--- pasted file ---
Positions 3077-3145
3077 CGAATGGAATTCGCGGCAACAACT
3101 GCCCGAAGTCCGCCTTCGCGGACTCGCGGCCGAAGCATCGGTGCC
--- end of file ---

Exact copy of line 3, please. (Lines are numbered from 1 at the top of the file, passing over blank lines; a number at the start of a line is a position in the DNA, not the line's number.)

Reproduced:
3101 GCCCGAAGTCCGCCTTCGCGGACTCGCGGCCGAAGCATCGGTGCC